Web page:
Yes, this is still about Security. If anybody feels like maliciously chastising me on this topic, I welcome you to do so from the grave of your choice; I prefer safety, not violence. Those who are homocidal & therefore partially suicidal, go ahead and take yourselves out; your suicidal tendencies are your free choice; no need to involve anyone else; we don’t stand in your way; the digital fascade doesn’t inhibit your Thanatos.

More simply put, in the interests of Security; those who want to risk and diminish the safety of all other lives and minds to engage us in an induced delivery to them of their own suffering don’t require us for that; they are mistaken; they can commit suicide in the simple ways and remove themselves from this world and it will be thus likely more safe and secure.

There’s no shame in that for anyone.
And I’ve made similar comments several times in the past.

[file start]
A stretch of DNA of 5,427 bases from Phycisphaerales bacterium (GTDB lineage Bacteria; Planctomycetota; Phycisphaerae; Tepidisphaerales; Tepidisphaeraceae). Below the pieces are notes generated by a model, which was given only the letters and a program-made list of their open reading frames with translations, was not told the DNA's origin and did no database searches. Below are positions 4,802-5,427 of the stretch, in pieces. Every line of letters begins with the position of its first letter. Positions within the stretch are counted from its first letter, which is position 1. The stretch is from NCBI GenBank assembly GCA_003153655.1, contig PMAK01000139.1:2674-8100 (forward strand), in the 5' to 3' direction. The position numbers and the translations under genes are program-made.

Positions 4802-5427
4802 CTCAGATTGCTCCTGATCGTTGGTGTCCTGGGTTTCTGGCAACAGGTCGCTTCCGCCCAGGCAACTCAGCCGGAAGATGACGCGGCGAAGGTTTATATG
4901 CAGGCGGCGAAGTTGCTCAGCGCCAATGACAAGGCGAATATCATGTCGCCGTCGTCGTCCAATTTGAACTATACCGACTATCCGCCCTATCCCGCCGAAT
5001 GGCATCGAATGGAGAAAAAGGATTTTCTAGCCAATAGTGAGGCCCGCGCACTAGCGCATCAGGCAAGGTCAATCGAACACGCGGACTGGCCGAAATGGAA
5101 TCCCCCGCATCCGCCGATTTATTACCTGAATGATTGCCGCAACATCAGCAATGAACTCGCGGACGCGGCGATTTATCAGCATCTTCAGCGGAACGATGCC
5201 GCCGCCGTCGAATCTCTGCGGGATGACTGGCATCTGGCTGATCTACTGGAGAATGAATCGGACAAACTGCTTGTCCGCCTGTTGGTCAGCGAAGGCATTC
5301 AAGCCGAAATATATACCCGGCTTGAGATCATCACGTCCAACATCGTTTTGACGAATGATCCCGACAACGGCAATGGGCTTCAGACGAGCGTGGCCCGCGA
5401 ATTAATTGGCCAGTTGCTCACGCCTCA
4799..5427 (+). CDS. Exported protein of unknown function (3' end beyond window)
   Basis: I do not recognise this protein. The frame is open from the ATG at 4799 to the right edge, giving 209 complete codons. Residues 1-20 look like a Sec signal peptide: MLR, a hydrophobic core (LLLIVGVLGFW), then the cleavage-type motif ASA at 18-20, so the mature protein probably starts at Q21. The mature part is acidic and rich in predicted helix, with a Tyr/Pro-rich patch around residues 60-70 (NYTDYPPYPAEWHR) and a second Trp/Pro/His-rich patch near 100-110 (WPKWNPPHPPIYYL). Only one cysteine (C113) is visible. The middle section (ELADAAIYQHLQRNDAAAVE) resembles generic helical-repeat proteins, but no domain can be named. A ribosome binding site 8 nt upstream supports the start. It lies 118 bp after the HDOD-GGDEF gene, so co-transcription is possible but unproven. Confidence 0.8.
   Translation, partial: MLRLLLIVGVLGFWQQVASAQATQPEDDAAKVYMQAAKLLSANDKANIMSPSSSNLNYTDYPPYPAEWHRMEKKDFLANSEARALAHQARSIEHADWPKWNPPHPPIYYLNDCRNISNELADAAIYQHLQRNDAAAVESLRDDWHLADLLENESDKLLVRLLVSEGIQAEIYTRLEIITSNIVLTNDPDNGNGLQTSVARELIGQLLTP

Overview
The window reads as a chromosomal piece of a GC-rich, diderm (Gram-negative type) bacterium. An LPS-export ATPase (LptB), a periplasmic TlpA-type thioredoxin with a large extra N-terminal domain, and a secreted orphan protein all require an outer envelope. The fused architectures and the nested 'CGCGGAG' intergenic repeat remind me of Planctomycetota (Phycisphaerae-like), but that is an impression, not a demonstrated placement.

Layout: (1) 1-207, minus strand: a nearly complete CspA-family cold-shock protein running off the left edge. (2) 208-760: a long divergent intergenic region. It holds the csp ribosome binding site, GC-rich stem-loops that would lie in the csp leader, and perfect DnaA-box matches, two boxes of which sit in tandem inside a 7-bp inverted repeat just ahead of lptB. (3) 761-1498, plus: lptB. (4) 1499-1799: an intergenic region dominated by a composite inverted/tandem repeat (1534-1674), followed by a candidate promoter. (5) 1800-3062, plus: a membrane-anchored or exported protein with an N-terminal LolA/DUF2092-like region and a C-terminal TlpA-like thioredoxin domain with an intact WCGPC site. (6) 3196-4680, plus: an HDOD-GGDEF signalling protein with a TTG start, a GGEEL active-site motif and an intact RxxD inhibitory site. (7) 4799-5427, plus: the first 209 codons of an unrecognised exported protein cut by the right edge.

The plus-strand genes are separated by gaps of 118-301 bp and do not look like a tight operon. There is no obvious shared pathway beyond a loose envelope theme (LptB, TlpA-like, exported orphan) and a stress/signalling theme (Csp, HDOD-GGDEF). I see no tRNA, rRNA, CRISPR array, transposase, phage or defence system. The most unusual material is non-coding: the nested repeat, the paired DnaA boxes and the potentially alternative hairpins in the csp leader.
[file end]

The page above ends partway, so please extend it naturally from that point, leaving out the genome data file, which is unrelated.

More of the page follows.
It’s still a valid stance;

Q: Why wait for those with addiction to true danger to accomplish what safety lovers and security lovers and stability lovers never want?
A: We should not wait. We can help all groups and individuals involved and escort the danger lovers and damage lovers to the apterture of their end goal; we don’t always need to kill them, but we shouldn’t prevent them from killing themselves if it can be done such that no one else gets damaged nor hurt.

The primary serious caveat (exception) is that there have already been documented cases of previously peaceful and safety oriented people being radicalized by sadistic bullies to become self destructive and socially destructive and property destructive, even against their own will.